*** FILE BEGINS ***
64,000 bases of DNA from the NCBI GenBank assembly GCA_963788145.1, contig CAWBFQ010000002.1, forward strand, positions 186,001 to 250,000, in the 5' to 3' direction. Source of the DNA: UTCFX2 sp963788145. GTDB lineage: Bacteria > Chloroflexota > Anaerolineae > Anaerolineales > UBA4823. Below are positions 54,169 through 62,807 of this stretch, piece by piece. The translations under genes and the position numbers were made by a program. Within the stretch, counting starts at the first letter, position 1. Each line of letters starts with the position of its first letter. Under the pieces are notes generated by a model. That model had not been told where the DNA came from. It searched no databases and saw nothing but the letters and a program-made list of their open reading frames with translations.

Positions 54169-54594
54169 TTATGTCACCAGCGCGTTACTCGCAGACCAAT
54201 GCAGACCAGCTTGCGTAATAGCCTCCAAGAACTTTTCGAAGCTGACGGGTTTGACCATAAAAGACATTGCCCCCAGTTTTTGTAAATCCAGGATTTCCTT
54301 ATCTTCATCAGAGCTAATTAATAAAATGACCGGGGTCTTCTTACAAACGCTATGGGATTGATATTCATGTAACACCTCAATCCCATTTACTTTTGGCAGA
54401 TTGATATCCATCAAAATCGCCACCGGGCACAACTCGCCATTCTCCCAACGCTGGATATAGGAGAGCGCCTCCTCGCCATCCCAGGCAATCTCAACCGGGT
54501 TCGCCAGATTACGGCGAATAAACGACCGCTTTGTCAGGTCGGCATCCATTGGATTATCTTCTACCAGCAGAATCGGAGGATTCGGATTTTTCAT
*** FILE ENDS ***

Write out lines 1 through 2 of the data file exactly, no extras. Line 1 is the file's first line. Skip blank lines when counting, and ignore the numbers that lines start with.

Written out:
64,000 bases of DNA from the NCBI GenBank assembly GCA_963788145.1, contig CAWBFQ010000002.1, forward strand, positions 186,001 to 250,000, in the 5' to 3' direction. Source of the DNA: UTCFX2 sp963788145. GTDB lineage: Bacteria > Chloroflexota > Anaerolineae > Anaerolineales > UBA4823. Below are positions 54,169 through 62,807 of this stretch, piece by piece. The translations under genes and the position numbers were made by a program. Within the stretch, counting starts at the first letter, position 1. Each line of letters starts with the position of its first letter. Under the pieces are notes generated by a model. That model had not been told where the DNA came from. It searched no databases and saw nothing but the letters and a program-made list of their open reading frames with translations.

Positions 54169-54594